There’s an interesting piece in Time magazine by 57-year-old Stephanie Zacharek which I can relate to a lot. Zacharek was never wholly convinced about having children but found herself trying to conceive in her 30s in an attempt (I think) at ‘just in case’ parenthood:

When I reached the age when I was supposed to be desperate to be a mother–early to mid-30s–I didn’t feel desperate; I only felt unsure.

Although she would have happily fallen into pregnancy if she hadn’t had problems conceiving, she felt little affinity for those who were desperate to have a baby at any cost:

I’d seen other women who wanted babies so much that they almost seemed to be erasing a part of themselves with their anxiety.

She wishes that she had trusted that life would be OK with or without a baby, but that’s hard in your late thirties when your window of opportunity is rapidly closing and you feel like a ticking time bomb. Like me, she knows a number of younger women who wonder whether they really want a child (a couple that I know are sure they don’t, but still have The Fear).

Should they try to have one anyway? And if they don’t have one, what will their lives be like?

Although at 46 I never actively wish that I had offspring – apart from some abstract anxieties about feeling left out in the future when all my peers are banging on about their grandchildren, and about dying alone (but don’t we all?). Company is important to me, but it’s usually good adult company that I crave.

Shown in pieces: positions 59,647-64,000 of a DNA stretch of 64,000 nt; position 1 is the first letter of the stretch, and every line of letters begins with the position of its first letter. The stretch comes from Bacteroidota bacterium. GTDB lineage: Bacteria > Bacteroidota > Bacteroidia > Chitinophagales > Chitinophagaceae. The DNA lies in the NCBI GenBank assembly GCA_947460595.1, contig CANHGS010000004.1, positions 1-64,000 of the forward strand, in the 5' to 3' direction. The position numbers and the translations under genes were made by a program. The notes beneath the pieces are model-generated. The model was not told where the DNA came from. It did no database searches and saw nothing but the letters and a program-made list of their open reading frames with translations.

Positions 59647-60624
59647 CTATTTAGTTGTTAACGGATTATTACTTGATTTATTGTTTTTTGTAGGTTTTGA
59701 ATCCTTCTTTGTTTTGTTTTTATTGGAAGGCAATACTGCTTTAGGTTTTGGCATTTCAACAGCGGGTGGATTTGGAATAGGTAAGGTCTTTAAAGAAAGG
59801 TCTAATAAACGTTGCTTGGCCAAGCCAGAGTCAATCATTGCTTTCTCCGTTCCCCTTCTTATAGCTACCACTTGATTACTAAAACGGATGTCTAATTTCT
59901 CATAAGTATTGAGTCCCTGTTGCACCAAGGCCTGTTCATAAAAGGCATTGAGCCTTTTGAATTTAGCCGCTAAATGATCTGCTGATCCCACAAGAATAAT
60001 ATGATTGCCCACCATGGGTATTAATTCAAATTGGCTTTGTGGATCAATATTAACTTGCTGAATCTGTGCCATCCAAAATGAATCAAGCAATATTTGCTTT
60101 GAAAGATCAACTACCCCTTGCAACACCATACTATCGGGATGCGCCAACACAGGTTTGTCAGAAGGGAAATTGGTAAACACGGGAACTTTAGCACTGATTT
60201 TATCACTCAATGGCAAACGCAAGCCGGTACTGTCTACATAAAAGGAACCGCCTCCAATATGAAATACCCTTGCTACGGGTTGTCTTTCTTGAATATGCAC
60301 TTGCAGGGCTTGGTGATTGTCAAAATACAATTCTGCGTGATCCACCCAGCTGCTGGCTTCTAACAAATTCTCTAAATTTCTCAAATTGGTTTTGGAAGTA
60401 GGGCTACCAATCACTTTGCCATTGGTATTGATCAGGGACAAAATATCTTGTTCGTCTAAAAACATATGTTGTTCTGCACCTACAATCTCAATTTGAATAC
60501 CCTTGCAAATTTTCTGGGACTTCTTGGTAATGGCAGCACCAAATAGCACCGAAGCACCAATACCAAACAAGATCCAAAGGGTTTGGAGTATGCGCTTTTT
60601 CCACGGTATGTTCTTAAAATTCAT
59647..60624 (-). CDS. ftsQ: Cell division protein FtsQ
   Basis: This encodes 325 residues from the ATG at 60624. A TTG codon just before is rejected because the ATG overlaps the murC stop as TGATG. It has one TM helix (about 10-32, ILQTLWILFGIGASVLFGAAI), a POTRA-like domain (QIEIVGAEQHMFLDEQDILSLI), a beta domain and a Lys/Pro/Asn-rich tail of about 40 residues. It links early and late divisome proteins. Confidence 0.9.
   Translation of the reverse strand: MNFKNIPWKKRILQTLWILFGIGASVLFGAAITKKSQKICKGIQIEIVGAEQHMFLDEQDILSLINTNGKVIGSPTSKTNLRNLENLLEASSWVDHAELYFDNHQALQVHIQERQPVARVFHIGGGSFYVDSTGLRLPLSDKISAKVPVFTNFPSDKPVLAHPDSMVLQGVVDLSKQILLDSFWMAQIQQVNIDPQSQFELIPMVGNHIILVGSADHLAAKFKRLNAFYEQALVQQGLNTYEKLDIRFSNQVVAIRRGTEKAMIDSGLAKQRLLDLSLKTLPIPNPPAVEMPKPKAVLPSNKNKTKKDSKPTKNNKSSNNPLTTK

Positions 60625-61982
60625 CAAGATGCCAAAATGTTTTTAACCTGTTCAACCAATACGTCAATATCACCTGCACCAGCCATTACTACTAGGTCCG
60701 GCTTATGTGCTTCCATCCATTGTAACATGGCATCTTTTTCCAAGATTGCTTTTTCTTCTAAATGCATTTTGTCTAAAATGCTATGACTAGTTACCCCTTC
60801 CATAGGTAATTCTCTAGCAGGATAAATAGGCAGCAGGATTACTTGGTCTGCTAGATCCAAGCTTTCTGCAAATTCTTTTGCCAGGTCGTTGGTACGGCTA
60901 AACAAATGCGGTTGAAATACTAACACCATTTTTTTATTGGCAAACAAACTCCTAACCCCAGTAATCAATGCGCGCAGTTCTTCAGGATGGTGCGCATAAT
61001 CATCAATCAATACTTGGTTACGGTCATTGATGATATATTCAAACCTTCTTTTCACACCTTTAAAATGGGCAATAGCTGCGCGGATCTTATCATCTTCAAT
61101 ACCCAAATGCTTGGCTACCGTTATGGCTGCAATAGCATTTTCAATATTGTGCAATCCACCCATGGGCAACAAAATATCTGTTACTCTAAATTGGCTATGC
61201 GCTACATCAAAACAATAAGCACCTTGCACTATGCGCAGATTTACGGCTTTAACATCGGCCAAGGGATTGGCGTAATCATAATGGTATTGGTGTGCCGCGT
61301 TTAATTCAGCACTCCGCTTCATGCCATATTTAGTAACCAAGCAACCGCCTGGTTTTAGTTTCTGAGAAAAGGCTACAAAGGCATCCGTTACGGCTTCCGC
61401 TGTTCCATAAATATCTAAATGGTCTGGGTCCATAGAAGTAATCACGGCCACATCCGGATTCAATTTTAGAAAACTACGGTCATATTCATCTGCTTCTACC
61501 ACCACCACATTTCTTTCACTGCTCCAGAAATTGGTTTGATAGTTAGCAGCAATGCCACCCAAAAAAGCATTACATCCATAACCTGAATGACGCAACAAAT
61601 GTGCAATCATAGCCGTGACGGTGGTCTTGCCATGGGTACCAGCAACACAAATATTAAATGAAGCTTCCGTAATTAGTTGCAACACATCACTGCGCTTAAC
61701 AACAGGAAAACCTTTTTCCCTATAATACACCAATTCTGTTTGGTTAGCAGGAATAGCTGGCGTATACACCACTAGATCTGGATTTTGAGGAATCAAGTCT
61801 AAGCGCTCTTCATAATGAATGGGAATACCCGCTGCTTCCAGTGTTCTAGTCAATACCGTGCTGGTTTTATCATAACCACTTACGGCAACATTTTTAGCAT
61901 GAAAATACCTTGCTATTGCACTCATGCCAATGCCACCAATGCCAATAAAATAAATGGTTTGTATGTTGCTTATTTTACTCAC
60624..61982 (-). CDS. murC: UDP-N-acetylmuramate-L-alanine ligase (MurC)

I’m aware there is still a perception that non-parents over 40 are somehow tragic, especially if they are single: I’m sometimes guilty of this bias myself; it’s an entrenched notion that will only change with time.

So many accounts of lives without children–lives like mine–are met with reactions like, “How sad! This is all she’s got?” But to paraphrase John Wayne in one of my favorite movies, Howard Hawks’ Rio Bravo, that ain’t all I got, it’s what I got.

With the rising cost of living, the enhanced focus on the impacts of climate change and the general awfulness of the world today, we may see a change in attitudes towards older non-parents sooner than we think.

And this Christmas, a tipsy family member aged 67, a grandfather of five, said something to a room full of people that surprised me and warmed my childless cockles:

“I spend X-amount of time with all my grandchildren, and I spend X-amount of time going on holiday with my wife, and I have to say that I enjoy the holidays more”

True story.

Featured image: Chiara Zarmati for TIME magazine